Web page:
Big Back Yards

  • Average home range of a male bobcat is 27 square miles and a female is 8.8 square miles
  • Average home range for a black bear is 19,200 acres
  • Average home range for a moose is between 1,280 and 12,800 acres
  • Average home range for a fisher is between 4,747 and 9,600 acres
  • Average home range for a river otter is between 15 and 30 linear miles of stream

Read, “Why did that bear cross the road?” SCI’s layperson’s guide to what is habitat connectivity



Room to roam, to eat, to sleep, to raise a family

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Black bear

The animals that inhabit the Northern Appalachian/Acadian region need room to move to meet their basic life needs: to find food and breeding areas, for migration between winter and summer habitats, and to disperse to new territory. Large animals such as black bears can range up to 10 miles (16 km) in a single day, and up to 40 miles (64 km) over the course of a season, while even smaller predators like fisher can cover three or four miles a day. Otters need 15 to 30 (24 to 48 km) miles of good-quality stream to meet their life needs.

Many species have rebounded over the last half century. Moose have returned to the Adirondacks, and other parts of the region, from small populations that persisted in Vermont, Maine and Canada. Canada lynx populations have increased in Maine, New Hamsphire and Vermont in recent years, augmenting much larger populations in northern New Brunswick and Quebec.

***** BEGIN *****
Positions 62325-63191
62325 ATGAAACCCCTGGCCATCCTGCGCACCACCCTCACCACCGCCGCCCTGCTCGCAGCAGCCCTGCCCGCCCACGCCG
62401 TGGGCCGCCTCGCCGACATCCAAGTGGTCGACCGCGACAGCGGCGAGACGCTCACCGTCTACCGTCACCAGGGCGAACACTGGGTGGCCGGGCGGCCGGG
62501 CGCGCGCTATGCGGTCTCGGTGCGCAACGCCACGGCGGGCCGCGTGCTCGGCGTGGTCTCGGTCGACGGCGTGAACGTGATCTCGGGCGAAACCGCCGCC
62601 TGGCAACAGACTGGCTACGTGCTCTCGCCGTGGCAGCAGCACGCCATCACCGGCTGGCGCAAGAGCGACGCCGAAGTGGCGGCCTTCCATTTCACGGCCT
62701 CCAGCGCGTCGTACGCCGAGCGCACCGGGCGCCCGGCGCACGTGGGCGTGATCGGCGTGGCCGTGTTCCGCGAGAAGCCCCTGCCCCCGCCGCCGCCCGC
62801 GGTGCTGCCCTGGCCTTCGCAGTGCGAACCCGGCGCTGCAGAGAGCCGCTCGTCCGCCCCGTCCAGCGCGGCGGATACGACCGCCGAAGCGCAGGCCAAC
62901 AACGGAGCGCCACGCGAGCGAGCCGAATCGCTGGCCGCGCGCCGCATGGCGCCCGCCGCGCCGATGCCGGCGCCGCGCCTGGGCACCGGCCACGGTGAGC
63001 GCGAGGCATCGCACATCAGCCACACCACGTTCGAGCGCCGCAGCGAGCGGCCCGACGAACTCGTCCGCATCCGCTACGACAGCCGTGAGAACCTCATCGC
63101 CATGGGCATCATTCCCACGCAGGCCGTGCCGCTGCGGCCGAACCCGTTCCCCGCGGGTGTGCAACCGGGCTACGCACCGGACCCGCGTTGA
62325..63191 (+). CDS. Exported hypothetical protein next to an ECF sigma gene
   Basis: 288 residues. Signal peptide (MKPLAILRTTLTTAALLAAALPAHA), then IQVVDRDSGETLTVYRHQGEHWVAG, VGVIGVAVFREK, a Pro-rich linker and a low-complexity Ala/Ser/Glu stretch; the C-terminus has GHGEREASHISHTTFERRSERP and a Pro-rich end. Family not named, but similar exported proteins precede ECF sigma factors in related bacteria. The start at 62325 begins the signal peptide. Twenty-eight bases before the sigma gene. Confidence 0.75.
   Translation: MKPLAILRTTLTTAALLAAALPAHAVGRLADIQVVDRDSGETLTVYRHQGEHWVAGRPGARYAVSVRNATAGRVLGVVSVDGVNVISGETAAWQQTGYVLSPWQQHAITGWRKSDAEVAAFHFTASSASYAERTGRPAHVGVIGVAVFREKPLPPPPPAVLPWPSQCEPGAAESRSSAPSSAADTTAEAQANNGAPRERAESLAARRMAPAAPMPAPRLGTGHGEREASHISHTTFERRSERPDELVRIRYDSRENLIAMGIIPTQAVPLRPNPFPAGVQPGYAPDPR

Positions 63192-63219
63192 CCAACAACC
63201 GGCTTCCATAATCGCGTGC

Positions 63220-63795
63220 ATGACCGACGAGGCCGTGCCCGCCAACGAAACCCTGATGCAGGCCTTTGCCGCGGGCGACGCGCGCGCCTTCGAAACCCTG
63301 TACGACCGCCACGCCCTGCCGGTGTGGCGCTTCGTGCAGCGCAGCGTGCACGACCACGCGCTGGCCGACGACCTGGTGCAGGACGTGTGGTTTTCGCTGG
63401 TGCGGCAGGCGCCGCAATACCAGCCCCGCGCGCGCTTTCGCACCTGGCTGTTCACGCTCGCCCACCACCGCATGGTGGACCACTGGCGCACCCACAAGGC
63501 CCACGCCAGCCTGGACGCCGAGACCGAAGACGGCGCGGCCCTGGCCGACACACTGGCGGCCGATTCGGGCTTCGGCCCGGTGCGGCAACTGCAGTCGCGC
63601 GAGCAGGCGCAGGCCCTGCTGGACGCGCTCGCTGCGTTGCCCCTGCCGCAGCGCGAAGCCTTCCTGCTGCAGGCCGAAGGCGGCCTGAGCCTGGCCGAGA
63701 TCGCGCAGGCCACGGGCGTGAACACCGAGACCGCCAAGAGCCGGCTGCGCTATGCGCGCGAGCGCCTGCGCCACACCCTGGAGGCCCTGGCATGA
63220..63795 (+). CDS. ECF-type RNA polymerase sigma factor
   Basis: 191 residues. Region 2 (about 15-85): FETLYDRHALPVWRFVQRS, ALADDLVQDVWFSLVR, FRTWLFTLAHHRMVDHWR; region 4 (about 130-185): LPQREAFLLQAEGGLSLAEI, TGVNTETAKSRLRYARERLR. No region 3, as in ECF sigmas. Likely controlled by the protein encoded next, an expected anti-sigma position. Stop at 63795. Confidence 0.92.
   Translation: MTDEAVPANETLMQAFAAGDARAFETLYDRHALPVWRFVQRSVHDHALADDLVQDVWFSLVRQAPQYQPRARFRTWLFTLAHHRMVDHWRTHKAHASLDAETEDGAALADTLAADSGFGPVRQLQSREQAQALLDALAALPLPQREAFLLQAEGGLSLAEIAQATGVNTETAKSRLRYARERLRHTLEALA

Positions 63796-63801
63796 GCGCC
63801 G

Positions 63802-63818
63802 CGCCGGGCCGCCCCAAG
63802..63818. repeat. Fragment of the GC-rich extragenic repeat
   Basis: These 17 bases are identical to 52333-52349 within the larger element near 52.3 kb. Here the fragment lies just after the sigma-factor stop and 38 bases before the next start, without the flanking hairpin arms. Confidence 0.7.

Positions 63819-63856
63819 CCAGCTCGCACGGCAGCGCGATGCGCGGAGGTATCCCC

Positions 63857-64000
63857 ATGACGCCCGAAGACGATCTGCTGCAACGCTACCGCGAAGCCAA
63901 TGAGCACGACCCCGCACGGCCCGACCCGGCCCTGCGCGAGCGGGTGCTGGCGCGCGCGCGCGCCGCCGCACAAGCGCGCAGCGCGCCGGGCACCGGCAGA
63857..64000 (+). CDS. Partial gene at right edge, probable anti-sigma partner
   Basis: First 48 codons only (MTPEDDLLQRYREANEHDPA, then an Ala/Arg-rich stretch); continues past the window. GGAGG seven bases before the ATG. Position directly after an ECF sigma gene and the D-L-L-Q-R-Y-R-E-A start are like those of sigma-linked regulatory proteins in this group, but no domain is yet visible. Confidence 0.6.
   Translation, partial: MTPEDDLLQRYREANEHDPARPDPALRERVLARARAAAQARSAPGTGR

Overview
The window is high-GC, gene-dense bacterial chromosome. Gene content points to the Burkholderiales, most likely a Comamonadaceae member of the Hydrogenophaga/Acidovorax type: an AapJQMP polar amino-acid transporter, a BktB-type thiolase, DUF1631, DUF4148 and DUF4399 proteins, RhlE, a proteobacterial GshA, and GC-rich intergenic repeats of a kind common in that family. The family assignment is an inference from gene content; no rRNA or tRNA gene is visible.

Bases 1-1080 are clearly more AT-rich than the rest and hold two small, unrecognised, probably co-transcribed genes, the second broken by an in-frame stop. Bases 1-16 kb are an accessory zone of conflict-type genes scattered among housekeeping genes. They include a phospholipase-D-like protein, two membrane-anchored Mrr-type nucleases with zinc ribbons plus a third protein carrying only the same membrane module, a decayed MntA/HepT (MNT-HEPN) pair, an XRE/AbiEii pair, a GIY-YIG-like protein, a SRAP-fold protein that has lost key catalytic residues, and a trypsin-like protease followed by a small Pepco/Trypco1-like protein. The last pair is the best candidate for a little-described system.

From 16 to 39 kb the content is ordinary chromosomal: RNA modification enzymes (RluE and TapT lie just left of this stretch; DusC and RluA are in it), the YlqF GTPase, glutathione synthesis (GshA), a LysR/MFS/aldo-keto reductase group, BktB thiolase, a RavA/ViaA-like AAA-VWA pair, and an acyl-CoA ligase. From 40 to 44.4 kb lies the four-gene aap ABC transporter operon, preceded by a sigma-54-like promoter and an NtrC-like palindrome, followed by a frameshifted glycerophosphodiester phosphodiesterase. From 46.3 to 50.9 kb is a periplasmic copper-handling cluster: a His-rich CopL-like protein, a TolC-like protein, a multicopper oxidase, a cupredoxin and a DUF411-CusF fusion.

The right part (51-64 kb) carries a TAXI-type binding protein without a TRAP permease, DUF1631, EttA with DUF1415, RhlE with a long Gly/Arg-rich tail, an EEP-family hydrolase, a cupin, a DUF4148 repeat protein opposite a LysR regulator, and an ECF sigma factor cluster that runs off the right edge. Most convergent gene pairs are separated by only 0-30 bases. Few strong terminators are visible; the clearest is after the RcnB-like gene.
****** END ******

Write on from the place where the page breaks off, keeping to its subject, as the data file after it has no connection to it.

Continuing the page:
The resurgence of species such as moose and lynx is good news, and is a testament to the value of keeping big habitats connected. Moose likely recolonized the Adirondacks via the small threads of habitat that link Vermont’s Green Mountains with the Adirondacks across the lower Champlain Valley. Lynx have used the nearly uninterrupted forests of northern Maine, New Hamphshire and Vermont to make their westward progress. And keeping these big habitats connected could benefits species like the wolf and cougar which, though eliminated in the 19th century, keep trying to make a comeback.

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American marten

Preserving Natural Pathways

Given the wanderlust of wildlife, scientists and conservationists are exploring ways to preserve natural pathways that provide migration routes between wild habitats. Typically, such pathways traverse both public and private lands. Wildlife movement between distinct populations helps maintain genetic variation, which is critical to the health of a species. Without genetic mixing, a species may suffer from inbreeding, which can lead to harmful recessive traits that limit its ability to respond to disease.